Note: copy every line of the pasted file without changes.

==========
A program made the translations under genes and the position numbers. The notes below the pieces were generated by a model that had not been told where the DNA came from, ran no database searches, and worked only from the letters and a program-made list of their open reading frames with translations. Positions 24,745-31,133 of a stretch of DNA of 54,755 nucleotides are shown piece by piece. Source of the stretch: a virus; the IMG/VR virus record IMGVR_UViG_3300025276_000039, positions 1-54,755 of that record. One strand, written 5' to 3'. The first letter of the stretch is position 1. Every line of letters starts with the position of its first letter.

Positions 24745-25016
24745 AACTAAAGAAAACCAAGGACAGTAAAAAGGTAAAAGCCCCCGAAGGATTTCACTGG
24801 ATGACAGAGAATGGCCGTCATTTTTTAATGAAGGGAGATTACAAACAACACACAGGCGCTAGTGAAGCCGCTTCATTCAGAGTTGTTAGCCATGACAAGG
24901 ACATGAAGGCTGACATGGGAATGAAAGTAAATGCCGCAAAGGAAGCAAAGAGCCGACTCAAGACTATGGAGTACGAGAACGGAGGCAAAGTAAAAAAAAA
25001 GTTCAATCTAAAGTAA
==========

A program made the translations under genes and the position numbers. The notes below the pieces were generated by a model that had not been told where the DNA came from, ran no database searches, and worked only from the letters and a program-made list of their open reading frames with translations. Positions 24,745-31,133 of a stretch of DNA of 54,755 nucleotides are shown piece by piece. Source of the stretch: a virus; the IMG/VR virus record IMGVR_UViG_3300025276_000039, positions 1-54,755 of that record. One strand, written 5' to 3'. The first letter of the stretch is position 1. Every line of letters starts with the position of its first letter.

Positions 24745-25016
24745 AACTAAAGAAAACCAAGGACAGTAAAAAGGTAAAAGCCCCCGAAGGATTTCACTGG
24801 ATGACAGAGAATGGCCGTCATTTTTTAATGAAGGGAGATTACAAACAACACACAGGCGCTAGTGAAGCCGCTTCATTCAGAGTTGTTAGCCATGACAAGG
24901 ACATGAAGGCTGACATGGGAATGAAAGTAAATGCCGCAAAGGAAGCAAAGAGCCGACTCAAGACTATGGAGTACGAGAACGGAGGCAAAGTAAAAAAAAA
25001 GTTCAATCTAAAGTAA